Yesterday, a jury in U.S. District Court rejected giving a D.C. resident the death penalty. Instead, Larry Gooch will be sentenced to life without parole. Gooch’s trial began in January with jury selection taking about a month. In March, we wrote a cover story detailing jury selection in D.C. death-penalty cases. These cases are made all that more difficult by the fact that the city voted against the death penalty by a 2-to-1 margin in 1992.

Gooch, alleged gang member of the M Street Crew, was charged in 37 counts of a larger indictment involving other defendants. Jurors took three weeks to decide the defendant’s guilt or innocence. Jensen Barber, one of Gooch’s attorneys, says this case—-in which Gooch was found guilty of two capital murder charges—-is an example of the Justice Department overreaching in significant ways.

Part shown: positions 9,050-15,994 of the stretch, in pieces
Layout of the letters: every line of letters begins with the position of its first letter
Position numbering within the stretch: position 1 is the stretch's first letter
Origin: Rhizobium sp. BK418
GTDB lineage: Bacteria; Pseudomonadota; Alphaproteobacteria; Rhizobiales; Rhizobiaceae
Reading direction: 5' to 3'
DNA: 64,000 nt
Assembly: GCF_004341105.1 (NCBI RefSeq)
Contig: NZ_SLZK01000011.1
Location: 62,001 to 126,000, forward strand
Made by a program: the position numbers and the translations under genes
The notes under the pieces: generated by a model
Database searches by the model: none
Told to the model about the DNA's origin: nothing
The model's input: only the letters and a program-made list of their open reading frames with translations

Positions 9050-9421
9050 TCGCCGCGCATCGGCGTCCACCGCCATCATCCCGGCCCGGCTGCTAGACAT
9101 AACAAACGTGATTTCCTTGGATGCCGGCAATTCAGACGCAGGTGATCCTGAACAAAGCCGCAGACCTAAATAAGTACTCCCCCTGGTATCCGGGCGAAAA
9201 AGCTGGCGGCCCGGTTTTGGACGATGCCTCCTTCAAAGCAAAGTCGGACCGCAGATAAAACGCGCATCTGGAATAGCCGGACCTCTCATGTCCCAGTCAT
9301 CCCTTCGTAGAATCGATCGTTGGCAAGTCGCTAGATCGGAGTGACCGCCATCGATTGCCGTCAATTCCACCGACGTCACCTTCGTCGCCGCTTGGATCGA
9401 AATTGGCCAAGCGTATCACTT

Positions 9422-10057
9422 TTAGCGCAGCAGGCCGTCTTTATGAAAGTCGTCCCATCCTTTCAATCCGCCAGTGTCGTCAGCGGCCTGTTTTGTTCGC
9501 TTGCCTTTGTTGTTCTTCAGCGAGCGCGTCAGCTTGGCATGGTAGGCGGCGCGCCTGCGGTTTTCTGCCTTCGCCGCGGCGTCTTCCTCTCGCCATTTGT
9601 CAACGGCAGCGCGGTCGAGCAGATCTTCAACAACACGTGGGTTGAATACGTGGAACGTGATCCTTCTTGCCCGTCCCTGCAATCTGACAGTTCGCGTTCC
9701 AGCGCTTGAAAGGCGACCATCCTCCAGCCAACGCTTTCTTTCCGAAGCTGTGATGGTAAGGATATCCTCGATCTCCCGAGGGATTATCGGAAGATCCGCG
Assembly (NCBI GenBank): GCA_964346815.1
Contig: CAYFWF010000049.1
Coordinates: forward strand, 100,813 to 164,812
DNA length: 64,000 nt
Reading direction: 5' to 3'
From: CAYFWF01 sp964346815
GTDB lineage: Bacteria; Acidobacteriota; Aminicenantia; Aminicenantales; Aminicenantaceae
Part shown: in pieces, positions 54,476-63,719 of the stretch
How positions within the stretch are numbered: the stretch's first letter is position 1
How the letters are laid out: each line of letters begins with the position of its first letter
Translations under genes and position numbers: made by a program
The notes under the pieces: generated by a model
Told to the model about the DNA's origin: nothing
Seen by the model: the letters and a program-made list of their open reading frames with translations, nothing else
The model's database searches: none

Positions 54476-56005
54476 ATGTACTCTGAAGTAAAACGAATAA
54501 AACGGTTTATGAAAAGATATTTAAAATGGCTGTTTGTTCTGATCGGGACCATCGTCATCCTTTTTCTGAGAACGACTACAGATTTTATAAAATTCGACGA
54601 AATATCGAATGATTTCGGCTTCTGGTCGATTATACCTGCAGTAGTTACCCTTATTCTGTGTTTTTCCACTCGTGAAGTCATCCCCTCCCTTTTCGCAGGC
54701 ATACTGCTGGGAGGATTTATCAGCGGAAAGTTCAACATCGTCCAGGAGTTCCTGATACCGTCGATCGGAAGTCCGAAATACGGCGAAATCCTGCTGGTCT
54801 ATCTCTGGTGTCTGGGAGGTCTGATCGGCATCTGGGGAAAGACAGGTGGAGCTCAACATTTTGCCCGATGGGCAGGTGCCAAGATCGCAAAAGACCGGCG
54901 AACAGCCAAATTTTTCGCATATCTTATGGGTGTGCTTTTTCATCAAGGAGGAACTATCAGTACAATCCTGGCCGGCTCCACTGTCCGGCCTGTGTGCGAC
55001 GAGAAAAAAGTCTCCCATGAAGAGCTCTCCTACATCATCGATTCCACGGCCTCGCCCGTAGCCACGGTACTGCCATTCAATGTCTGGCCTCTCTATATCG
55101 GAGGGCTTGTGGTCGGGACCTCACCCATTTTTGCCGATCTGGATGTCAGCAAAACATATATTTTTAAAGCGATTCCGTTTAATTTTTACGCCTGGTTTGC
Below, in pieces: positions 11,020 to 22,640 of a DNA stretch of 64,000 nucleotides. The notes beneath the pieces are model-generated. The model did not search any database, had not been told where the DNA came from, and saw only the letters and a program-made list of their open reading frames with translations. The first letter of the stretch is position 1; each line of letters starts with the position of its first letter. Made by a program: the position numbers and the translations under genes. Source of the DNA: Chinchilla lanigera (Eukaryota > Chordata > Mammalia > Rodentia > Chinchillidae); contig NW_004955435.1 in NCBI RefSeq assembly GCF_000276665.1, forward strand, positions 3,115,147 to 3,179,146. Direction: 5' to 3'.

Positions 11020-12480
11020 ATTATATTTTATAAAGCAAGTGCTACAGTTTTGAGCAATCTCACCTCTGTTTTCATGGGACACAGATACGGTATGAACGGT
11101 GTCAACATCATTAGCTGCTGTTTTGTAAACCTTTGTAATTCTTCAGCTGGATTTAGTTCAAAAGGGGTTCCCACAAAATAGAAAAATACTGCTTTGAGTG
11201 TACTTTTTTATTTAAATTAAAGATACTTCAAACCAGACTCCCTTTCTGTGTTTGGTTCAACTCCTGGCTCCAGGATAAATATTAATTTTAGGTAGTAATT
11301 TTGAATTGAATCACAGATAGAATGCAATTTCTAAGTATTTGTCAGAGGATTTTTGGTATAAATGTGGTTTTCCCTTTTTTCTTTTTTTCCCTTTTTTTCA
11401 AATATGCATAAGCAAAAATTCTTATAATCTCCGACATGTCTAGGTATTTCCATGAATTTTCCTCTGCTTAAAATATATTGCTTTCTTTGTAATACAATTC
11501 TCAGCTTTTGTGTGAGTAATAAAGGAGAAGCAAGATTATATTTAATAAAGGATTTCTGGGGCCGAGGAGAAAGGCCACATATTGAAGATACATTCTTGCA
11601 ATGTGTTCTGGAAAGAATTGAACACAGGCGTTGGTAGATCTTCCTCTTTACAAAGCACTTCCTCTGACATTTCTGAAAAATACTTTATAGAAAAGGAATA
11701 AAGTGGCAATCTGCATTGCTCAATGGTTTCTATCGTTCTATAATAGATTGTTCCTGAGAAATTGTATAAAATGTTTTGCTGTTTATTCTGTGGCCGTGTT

“I don’t understand why the Department of Justice keeps bringing death-penalty cases to a city whose population is on the side of the angels. Mr. Gooch, this case, was, I think, a drug case…on to which the federal government grafted two street-level murders to bring it to federal court in order to seek the death penalty. It was contrived.”

Barber says a death-penalty case should not be about how many murders are attached to a defendant. “I think you don’t add them up in terms of people. You add them up in terms of malice. This just doesn’t fit the definition of the worst of the worst. It just doesn’t….It just doesn’t go there.”